[GE]  It is a process of selective consciousness. Which takes me to your other new book, Darker Shade of Green. It seems to me that one of the main themes of that book is to lead readers to regard the humanity of the homeless. That's not something that people are generally encouraged to consider.

[MZ]  I created the lead character, a homeless genius named Allie Romano, back in 1989 for a screenplay so he's grown with me and become close to my heart. Allie has made a cameo in each of my first two novels, CPR for Dummies and Dear Vito, and now he shares top billing in Darker Shade of Green with J.T., the 12-year-old boy to whom he serves as mentor. As you surmise, I wanted to re-humanize the homeless (by the way, my next novel is called Revenge of the Homeless) but I also wanted to show how Allie's holistic worldview was not unlike the pre-jaded perspective of a child. In the beginner's mind, things can be much clearer. The trick is to maintain a beginner's mind in the face of a cultural propaganda onslaught.

[GE]  In regard to that cultural propaganda onslaught, your book refers to an analogy William Burroughs made to the bullfight.

[MZ]  Indeed, in his role as Internet agitator, Allie posts:

William Burroughs once wrote about how we humans -- like the bull in a bullfight -- tend to focus on the elusive red cape instead of the matador. Indeed, we are all-too-easily distracted from real targets by an attractive image or illusion.

Of course, some bulls see right through the red cape, uh, bullshit...and quite justifiably introduce the matador to the business end of their horns. Before you mistake that for a lesson and/or inspiration, don't forget that such bulls are promptly killed while the matador is mourned as a brave hero.

Here's my question: If every bull in every bullfight were to gore every matador, how long would it be before bullfights were a thing of the past?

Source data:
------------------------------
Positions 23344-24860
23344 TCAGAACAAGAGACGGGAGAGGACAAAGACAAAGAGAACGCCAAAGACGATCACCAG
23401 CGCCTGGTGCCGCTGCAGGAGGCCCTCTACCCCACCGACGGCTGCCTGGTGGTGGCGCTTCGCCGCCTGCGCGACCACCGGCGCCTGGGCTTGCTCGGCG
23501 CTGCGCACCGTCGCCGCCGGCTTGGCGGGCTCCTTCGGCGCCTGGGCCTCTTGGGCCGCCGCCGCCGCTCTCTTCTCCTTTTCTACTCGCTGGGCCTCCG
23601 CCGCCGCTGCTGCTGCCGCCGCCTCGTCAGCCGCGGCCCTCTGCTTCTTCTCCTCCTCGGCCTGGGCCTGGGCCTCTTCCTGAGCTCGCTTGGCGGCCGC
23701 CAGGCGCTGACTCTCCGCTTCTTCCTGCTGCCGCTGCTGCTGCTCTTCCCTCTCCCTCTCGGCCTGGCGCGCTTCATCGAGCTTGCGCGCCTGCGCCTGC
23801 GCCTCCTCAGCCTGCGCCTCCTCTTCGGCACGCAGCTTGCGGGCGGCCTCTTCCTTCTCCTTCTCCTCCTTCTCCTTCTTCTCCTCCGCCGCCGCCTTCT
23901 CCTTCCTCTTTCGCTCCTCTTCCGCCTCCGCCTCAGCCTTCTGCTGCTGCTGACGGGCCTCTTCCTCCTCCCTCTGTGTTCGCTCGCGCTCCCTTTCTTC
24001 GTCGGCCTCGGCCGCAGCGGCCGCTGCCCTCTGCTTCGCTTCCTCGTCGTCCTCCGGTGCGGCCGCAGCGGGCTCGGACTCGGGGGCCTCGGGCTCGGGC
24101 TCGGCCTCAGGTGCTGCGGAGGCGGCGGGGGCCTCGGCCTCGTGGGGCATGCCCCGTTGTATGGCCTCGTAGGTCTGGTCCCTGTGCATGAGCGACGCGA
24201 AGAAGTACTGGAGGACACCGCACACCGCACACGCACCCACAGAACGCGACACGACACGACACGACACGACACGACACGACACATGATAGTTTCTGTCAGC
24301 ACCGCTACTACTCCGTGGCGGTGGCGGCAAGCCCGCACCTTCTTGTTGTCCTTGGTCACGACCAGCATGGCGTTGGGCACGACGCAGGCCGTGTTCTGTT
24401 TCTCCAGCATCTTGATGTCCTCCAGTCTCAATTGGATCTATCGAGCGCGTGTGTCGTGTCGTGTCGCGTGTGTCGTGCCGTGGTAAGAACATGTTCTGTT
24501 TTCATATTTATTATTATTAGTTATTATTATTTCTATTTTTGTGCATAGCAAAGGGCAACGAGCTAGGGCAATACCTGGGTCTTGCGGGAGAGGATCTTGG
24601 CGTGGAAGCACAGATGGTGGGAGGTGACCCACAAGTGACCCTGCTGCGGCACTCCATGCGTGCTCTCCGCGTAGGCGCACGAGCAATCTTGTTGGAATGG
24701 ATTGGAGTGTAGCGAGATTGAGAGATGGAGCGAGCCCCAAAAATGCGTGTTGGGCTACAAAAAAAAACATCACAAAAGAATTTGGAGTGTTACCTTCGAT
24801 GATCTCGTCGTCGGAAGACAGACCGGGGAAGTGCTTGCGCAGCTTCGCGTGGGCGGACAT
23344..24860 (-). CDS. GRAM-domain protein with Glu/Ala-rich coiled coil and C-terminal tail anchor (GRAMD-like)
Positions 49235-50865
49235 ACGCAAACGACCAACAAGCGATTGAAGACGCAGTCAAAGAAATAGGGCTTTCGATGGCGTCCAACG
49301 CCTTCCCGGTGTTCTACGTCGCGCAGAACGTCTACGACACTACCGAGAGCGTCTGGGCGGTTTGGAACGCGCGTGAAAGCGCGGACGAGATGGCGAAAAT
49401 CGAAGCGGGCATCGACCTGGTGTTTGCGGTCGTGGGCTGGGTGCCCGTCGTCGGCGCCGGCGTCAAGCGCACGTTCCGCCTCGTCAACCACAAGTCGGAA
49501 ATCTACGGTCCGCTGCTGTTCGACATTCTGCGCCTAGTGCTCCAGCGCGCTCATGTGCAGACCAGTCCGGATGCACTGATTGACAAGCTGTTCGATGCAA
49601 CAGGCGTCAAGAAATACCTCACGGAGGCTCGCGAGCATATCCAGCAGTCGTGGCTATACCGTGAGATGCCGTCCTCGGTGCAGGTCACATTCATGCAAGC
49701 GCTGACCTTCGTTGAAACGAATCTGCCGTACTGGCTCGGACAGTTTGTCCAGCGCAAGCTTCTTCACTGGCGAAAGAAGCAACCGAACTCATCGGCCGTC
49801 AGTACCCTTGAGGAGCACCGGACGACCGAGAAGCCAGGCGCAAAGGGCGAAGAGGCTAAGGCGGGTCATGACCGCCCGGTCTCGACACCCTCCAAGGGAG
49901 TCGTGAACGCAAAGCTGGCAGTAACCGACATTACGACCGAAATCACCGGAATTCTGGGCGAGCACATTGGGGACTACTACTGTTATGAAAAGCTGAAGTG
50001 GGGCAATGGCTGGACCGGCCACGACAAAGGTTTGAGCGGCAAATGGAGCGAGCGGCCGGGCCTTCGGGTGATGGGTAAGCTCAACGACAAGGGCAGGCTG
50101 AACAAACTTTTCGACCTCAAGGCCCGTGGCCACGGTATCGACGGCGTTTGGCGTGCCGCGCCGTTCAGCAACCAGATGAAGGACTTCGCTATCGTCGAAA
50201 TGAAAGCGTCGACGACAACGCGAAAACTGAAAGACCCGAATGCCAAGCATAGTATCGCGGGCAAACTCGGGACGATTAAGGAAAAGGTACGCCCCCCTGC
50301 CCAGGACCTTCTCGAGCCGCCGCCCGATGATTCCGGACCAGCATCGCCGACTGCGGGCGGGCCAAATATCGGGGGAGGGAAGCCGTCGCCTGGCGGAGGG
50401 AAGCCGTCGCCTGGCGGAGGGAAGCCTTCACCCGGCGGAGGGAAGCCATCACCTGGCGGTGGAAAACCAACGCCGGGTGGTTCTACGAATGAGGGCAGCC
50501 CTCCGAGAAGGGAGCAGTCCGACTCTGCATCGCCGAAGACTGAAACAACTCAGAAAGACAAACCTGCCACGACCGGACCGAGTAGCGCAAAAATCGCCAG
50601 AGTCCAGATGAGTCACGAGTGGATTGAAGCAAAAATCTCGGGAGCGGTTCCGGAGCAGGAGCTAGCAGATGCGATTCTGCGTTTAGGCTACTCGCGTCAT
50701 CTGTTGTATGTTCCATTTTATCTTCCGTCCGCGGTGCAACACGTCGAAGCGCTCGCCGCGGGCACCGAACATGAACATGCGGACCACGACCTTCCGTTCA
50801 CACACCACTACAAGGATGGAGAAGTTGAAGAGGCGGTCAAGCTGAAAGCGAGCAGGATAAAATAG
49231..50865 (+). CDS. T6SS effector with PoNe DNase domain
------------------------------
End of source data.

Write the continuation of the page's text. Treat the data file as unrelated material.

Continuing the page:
[GE]  Hope alone isn't enough, is it?

[MZ]  For most folks, the verb "hope" is virtually synonymous with "pray," while "hope" the noun is often interchangeable with "faith." We live on a planet brimming with talk of hope yet that same planet is under perpetual assault -- and the hopers are losing. The corporations raping our eco-systems don't hope they can steal more land, exploit it, poison it, and make boatloads of cash. They make a plan and make it happen -- damn the torpedoes. (You might even call it "direct action.")

[GE]  Indeed. Corporations are not shy about pursuing their interests -- at our expense. Is there anything else that you would like people to know about your new books?

[MZ]  Both books -- in their own way -- illustrate the need for solidarity against the dominant culture. And the need for courage, creativity, and compassion as we choose sides in the war against imagination. Raise your weapons (whatever they may be) because as Allie Romano declares: "It's never too late."


Personal Trainer Diaries

Darker Shade of Green

Visit Mickey Z at http://www.mickeyz.net/

Mickey's Facebook:


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Gregory Elich is an independent researcher, a journalist, and an activist.   (back)


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Swans -- ISSN: 1554-4915
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Published May 9, 2011